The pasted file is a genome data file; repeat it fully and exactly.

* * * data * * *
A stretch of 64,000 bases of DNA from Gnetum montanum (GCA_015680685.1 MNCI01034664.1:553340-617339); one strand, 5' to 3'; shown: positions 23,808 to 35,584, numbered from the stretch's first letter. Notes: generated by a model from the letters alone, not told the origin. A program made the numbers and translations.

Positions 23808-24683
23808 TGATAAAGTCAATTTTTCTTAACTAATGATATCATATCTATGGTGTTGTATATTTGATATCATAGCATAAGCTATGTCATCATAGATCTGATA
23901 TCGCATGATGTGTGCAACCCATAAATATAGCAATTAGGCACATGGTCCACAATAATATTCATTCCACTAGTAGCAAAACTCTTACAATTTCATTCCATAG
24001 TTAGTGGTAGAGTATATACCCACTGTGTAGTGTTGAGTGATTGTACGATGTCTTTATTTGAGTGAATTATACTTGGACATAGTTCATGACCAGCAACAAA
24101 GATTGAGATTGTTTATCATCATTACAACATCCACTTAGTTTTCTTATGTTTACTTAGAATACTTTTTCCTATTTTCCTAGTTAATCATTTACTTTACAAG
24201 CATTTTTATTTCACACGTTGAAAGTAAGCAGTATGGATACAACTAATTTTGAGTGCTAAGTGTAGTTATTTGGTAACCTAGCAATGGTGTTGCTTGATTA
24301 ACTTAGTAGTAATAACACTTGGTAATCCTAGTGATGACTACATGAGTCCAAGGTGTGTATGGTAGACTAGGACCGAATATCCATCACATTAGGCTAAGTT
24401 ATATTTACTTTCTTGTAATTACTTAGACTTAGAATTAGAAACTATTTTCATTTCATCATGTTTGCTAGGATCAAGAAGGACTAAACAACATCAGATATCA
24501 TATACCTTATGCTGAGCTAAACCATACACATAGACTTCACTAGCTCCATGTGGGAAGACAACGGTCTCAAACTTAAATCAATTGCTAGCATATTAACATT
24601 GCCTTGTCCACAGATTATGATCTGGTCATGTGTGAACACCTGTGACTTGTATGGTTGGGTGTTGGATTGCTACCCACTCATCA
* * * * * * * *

A stretch of 64,000 bases of DNA from Gnetum montanum (GCA_015680685.1 MNCI01034664.1:553340-617339); one strand, 5' to 3'; shown: positions 23,808 to 35,584, numbered from the stretch's first letter. Notes: generated by a model from the letters alone, not told the origin. A program made the numbers and translations.

Positions 23808-24683
23808 TGATAAAGTCAATTTTTCTTAACTAATGATATCATATCTATGGTGTTGTATATTTGATATCATAGCATAAGCTATGTCATCATAGATCTGATA
23901 TCGCATGATGTGTGCAACCCATAAATATAGCAATTAGGCACATGGTCCACAATAATATTCATTCCACTAGTAGCAAAACTCTTACAATTTCATTCCATAG
24001 TTAGTGGTAGAGTATATACCCACTGTGTAGTGTTGAGTGATTGTACGATGTCTTTATTTGAGTGAATTATACTTGGACATAGTTCATGACCAGCAACAAA
24101 GATTGAGATTGTTTATCATCATTACAACATCCACTTAGTTTTCTTATGTTTACTTAGAATACTTTTTCCTATTTTCCTAGTTAATCATTTACTTTACAAG
24201 CATTTTTATTTCACACGTTGAAAGTAAGCAGTATGGATACAACTAATTTTGAGTGCTAAGTGTAGTTATTTGGTAACCTAGCAATGGTGTTGCTTGATTA
24301 ACTTAGTAGTAATAACACTTGGTAATCCTAGTGATGACTACATGAGTCCAAGGTGTGTATGGTAGACTAGGACCGAATATCCATCACATTAGGCTAAGTT
24401 ATATTTACTTTCTTGTAATTACTTAGACTTAGAATTAGAAACTATTTTCATTTCATCATGTTTGCTAGGATCAAGAAGGACTAAACAACATCAGATATCA
24501 TATACCTTATGCTGAGCTAAACCATACACATAGACTTCACTAGCTCCATGTGGGAAGACAACGGTCTCAAACTTAAATCAATTGCTAGCATATTAACATT
24601 GCCTTGTCCACAGATTATGATCTGGTCATGTGTGAACACCTGTGACTTGTATGGTTGGGTGTTGGATTGCTACCCACTCATCA